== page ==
The company’s net profit margin — what’s left over after it pays for all corporate expenses — is just 1.2%. And even that low margin has been steadily falling over the past several years. This company has extremely narrow profit margins, which means no real pricing power, so inflation could be a huge threat to KR.

Second, owning a chain of grocery stores is a capital-intensive business. Just think about all those 2,700 stores across the country. KR has to pay $845 million in rent every year and has another $6.4 billion of lease liabilities. Plus, it has a huge electricity bill every month to keep all those store lights on and all that meat, milk, and beer cold.

And how about its massive labor costs…

All those butchers and bakers, the clerks who stock the shelves, and the folks who check you out at the register and bag your groceries. KR has a lot of mouths to feed (not just its customers). It currently has 465,000 employees on the payroll and its labor costs are going up.

Look, we’re in a tight labor market today, with many more job openings than workers available to fill them. That’s why average hourly earnings are surging higher at a 6.6% annual clip over the past year.

Add up all its costs and you’ll see KR shelled out $134.4 billion in total operating expenses last year alone. Not a lot left to reinvest in the business, let alone pay shareholders dividends or buy back stock.

Third, KR, like most capital-intensive businesses, is deep in debt, to the tune of about $21 billion in long-term debt, lease obligations, and other liabilities. Meanwhile, its total shareholders’ equity amounts to just $9.5 billion.

In other words, the banks and bondholders own far more of this company than KR common stockholders do. And for my money, that’s not a healthy financial position to be in with interest rates on the rise.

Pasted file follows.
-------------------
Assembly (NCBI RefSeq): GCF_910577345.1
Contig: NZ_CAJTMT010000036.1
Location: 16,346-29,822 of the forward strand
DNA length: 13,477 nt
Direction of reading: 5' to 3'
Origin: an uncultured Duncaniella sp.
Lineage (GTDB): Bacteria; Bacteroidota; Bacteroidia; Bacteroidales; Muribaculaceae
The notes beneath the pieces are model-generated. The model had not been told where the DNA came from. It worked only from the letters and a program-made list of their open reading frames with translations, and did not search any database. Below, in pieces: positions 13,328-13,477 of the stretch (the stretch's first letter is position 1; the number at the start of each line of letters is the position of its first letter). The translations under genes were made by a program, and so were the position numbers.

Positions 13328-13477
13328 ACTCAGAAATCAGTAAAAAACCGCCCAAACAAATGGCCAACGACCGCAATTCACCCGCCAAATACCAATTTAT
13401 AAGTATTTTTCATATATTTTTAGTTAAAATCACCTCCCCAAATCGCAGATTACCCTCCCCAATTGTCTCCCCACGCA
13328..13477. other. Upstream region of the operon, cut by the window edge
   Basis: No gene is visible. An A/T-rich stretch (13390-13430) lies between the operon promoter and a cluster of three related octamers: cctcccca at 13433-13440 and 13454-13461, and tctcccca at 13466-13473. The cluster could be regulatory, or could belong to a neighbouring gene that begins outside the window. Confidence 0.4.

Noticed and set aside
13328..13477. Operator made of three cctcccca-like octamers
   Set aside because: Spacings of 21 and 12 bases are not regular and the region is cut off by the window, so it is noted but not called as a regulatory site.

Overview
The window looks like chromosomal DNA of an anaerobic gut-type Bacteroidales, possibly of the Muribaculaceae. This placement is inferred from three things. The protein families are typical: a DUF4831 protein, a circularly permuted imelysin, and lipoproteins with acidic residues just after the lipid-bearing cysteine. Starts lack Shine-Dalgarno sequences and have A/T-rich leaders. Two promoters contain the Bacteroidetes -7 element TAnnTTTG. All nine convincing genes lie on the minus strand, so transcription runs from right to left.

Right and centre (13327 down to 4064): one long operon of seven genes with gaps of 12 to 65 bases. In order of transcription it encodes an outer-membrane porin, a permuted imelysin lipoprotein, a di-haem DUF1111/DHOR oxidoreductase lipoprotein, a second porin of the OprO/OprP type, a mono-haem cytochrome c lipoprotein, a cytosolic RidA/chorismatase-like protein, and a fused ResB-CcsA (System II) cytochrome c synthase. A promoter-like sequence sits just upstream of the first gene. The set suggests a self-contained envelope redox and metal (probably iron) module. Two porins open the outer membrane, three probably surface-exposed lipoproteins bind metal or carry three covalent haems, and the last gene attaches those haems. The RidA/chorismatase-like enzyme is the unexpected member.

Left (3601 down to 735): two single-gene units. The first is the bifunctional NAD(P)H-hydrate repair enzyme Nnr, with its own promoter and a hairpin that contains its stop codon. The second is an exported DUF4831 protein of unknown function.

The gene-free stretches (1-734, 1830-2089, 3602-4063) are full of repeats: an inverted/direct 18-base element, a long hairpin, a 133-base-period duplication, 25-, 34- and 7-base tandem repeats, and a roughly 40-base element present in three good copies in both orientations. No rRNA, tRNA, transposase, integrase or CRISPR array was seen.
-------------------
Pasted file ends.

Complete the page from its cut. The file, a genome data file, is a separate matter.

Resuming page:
As the company’s debts come due in the years ahead, it’ll have no choice but to pay them off out of cash flow or refinance at higher rates, squeezing already razor-thin profit margins even more. KR shells out more than half a billion dollars a year in interest expense already, and that sum is likely to go up a lot in the years to come.

For all these reasons, I’ll pass on KR shares right now. Kroger may be recession-resistant, but it is certainly not inflation-resistant — quite the opposite.

While I focused on Kroger in this report, there are two key ways to see if any company is inflation resistant.

  1. On the income statement, check out profit margins, both operating (or gross) and net margins. This tells you how much of a company’s sales go to cost of goods sold, and how much is left over as bottom-line profits, respectively.

    Companies without a lot left over have high fixed operating expenses and thin profit margins, which are vulnerable to getting squeezed by higher costs with inflation on the rise.
  2. From the balance sheet, look at the long-term debt including leases and other long-term liabilities. Compare it to the company’s shareholders’ equity and how much cash the business generates (from the cash flow statement).
Too much debt and not enough equity can get a business into financial trouble as interest rates rise.

Bottom Line: While KR is certainly a blue-chip stock with a lot of positive attributes, I think it may struggle with inflation surging higher. I would look for better alternatives in the consumer defensive sector. And in my next report, I’ll show you one candidate that can likely better handle inflation.

In the meantime, let me know if you’ve been creating your own watchlist of stocks that can handle economic downturns. Do you have other companies you’d like me to look at to see if they are recession-resistant and inflation-resistant? I’d love to hear from you, so let me know.